Switches

Reading switches is the easiest part of this process. The switches are organized into banks of 8, and each bank is energized by a different switch strobe. The lines U10A:PA0-PA4 are the strobes and the return values are read on U10B:PB0-PB7. A closed switch appears as a 1 and an open switch is 0. The DIP switch banks are read in the same way, but those are strobed by U10A:PA5-PA7 and U10B:CB2.

The switches are debounced in software to eliminate errant signals, and there’s enough documentation in the Bally Theory of Pinball to figure out precisely how that can be done. Over the course of three passes through the 120Hz interrupt, if a switch is read as Open, Closed, Closed, it is considered to be a valid switch hit. Any other combination is invalid. This helps the machine filter noise and only register one close event for each ball hit.

There’s also hardware helping to settle the signals on the switch returns. Each return line has a capacitor to ground that filters out the higher frequency signals. Because of these capacitors, the switch strobes have to be held high for a period of time before the capacitors will charge enough for the value to appear on U10B:PB0-PB7. Experimentally, I found that the switches can be reliably read after 80µs. Because we need to waste time before the lamps can be latched, it seems natural to put this switch-reading code before the lamp strobes in the 120Hz interrupt, although that’s not how the M6800 implementation works.

To accomplish the software debouncing, three states of the switches need to be compared: now, last time through, and two times ago. In the Arduino implementation, I refer to these as “SwitchesNow”, “SwitchesMinus1”, and “SwitchesMinus2”. To find valid closures, we only need to look for (SwitchesNow & SwitchesMinus1) & ~SwitchesMinus2. If that byte has a value, then one of the switches in the bank has a valid closure. To pass that event to the game loop, the Arduino implementation uses a switch stack.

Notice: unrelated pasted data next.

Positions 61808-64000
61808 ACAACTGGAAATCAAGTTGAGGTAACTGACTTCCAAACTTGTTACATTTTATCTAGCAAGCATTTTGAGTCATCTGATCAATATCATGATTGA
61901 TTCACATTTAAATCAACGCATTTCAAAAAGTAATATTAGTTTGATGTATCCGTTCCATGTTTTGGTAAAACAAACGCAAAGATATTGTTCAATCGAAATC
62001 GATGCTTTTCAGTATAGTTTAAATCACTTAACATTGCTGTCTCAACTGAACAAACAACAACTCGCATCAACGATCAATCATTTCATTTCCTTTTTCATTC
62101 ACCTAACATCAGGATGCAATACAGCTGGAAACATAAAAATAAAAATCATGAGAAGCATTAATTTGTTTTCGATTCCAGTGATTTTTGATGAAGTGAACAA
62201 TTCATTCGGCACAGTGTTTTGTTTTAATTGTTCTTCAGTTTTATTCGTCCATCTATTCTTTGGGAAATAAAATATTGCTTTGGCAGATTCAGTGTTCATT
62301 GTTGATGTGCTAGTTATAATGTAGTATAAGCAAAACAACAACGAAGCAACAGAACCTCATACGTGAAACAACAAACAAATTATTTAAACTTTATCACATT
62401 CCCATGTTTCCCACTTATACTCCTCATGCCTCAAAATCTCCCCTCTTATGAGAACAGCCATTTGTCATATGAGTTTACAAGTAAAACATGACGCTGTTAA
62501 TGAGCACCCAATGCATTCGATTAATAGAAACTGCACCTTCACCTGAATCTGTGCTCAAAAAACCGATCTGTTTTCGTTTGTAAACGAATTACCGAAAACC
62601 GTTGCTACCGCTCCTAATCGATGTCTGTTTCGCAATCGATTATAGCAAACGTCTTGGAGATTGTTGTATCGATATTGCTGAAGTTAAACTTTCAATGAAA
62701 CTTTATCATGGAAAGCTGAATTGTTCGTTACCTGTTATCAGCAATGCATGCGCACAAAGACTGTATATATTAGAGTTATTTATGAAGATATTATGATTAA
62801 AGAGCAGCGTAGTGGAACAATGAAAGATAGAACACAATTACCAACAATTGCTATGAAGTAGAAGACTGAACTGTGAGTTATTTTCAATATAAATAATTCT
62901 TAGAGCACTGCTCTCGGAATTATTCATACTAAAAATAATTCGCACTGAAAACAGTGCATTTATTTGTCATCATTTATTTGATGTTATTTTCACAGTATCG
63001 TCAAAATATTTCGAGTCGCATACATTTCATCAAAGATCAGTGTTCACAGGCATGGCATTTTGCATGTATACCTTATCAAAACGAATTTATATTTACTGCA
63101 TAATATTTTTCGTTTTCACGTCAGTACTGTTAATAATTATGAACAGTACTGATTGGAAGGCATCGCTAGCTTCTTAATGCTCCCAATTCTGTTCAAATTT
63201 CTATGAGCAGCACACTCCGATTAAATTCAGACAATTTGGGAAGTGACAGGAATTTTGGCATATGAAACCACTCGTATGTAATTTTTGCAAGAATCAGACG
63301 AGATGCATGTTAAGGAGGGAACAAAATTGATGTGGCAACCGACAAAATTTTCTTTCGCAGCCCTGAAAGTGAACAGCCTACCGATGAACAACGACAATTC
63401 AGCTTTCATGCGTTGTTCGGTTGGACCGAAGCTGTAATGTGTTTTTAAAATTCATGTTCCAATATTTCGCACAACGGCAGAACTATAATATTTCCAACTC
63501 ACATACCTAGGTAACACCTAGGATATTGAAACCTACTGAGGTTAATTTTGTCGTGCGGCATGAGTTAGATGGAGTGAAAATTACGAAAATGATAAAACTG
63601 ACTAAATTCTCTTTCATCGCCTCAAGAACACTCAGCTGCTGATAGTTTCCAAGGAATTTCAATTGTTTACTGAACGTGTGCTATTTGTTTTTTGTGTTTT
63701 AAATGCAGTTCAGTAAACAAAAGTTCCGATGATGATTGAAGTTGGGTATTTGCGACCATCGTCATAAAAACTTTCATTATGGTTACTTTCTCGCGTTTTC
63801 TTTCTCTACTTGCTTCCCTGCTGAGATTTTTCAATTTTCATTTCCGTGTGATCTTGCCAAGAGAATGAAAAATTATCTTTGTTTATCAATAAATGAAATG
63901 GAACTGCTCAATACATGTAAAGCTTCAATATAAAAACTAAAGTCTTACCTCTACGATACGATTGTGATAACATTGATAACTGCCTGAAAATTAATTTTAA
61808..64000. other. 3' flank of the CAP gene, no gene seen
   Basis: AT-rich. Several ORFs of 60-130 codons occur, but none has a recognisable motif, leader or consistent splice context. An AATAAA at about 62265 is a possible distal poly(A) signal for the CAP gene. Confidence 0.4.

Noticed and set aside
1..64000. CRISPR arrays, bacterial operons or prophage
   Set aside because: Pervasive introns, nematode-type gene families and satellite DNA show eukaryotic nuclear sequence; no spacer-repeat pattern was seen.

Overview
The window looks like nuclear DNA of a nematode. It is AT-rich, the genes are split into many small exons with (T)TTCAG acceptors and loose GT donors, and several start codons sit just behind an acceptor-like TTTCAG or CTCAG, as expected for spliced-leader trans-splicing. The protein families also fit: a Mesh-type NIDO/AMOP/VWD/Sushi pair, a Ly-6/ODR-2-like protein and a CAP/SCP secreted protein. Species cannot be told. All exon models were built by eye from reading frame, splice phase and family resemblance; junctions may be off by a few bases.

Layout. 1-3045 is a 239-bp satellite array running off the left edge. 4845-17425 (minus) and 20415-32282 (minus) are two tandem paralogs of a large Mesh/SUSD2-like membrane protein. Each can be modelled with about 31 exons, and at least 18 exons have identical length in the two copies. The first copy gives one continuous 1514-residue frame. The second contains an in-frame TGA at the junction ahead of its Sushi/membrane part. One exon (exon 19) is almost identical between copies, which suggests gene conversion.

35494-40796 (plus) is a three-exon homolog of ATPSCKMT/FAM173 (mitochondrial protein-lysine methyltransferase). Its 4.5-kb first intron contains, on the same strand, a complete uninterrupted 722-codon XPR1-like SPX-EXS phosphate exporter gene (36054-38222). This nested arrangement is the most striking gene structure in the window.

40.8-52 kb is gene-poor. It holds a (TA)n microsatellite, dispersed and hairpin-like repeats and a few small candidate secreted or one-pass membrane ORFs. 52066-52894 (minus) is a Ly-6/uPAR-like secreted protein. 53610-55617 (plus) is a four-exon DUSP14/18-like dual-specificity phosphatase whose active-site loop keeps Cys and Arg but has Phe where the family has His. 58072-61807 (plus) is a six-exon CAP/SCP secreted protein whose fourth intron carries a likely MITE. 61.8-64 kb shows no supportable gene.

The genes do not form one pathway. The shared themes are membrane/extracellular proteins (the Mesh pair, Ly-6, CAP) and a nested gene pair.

One exception to the software debouncing is made for the solenoids that need really fast reactions (pop bumpers and slingshots). For switches associated with those solenoids, as soon as a switch moves from Open to Closed, the solenoid is triggered. If the signal turns out to be noise (the next read shows it Open again), then the solenoid is turned back off immediately. To accomplish this, the Arduino implementation flags “Starting Closures” and “Valid Closures” and puts solenoid hits on the stack right in the ISR.

These lines are used by so many things, that it’s hard to see the signals clearly. The blue line above is the zero-crossing signal. The yellow trough is where a switch return would be if the switch were closed.
Here’s that same line with a switch closed. It’s easier to see live.

My apologies that I didn’t trigger off the same 120Hz line that I showed on the previous captures. There’s no good way to clip onto that line and I got tired of holding the probe to U10:Pin18.

It’s easier to see the switch read in the Arduino implementation because U10B:PB0 is cleaner and the switch read happens very early in the 120Hz ISR.

The yellow trough is where there’s no information being returned (no closed switches) on U10B:PB0.
Here’s a closed switch, putting a signal in that trough.

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